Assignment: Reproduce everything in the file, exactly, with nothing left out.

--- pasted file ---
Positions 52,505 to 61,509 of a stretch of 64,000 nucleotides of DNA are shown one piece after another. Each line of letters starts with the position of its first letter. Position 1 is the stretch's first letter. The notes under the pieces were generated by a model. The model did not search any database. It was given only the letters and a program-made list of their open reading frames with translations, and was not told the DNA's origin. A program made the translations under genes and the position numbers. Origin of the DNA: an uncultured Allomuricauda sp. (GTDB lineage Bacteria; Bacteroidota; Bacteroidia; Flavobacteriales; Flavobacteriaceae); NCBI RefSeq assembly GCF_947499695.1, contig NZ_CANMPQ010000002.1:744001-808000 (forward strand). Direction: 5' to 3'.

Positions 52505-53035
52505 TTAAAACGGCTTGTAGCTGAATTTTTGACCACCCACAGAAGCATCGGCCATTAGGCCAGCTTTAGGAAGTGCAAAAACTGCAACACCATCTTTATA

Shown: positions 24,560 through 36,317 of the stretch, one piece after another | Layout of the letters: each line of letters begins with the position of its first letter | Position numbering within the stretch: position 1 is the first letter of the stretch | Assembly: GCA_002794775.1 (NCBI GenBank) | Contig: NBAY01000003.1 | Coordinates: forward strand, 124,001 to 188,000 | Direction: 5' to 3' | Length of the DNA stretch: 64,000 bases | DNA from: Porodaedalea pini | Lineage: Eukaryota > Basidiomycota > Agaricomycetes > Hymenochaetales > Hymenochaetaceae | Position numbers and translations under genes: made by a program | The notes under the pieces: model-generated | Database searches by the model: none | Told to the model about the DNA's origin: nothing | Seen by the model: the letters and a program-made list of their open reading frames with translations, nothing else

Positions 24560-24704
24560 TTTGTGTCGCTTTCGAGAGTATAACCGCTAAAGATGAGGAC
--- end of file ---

Positions 52,505 to 61,509 of a stretch of 64,000 nucleotides of DNA are shown one piece after another. Each line of letters starts with the position of its first letter. Position 1 is the stretch's first letter. The notes under the pieces were generated by a model. The model did not search any database. It was given only the letters and a program-made list of their open reading frames with translations, and was not told the DNA's origin. A program made the translations under genes and the position numbers. Origin of the DNA: an uncultured Allomuricauda sp. (GTDB lineage Bacteria; Bacteroidota; Bacteroidia; Flavobacteriales; Flavobacteriaceae); NCBI RefSeq assembly GCF_947499695.1, contig NZ_CANMPQ010000002.1:744001-808000 (forward strand). Direction: 5' to 3'.

Positions 52505-53035
52505 TTAAAACGGCTTGTAGCTGAATTTTTGACCACCCACAGAAGCATCGGCCATTAGGCCAGCTTTAGGAAGTGCAAAAACTGCAACACCATCTTTATA

Shown: positions 24,560 through 36,317 of the stretch, one piece after another | Layout of the letters: each line of letters begins with the position of its first letter | Position numbering within the stretch: position 1 is the first letter of the stretch | Assembly: GCA_002794775.1 (NCBI GenBank) | Contig: NBAY01000003.1 | Coordinates: forward strand, 124,001 to 188,000 | Direction: 5' to 3' | Length of the DNA stretch: 64,000 bases | DNA from: Porodaedalea pini | Lineage: Eukaryota > Basidiomycota > Agaricomycetes > Hymenochaetales > Hymenochaetaceae | Position numbers and translations under genes: made by a program | The notes under the pieces: model-generated | Database searches by the model: none | Told to the model about the DNA's origin: nothing | Seen by the model: the letters and a program-made list of their open reading frames with translations, nothing else

Positions 24560-24704
24560 TTTGTGTCGCTTTCGAGAGTATAACCGCTAAAGATGAGGAC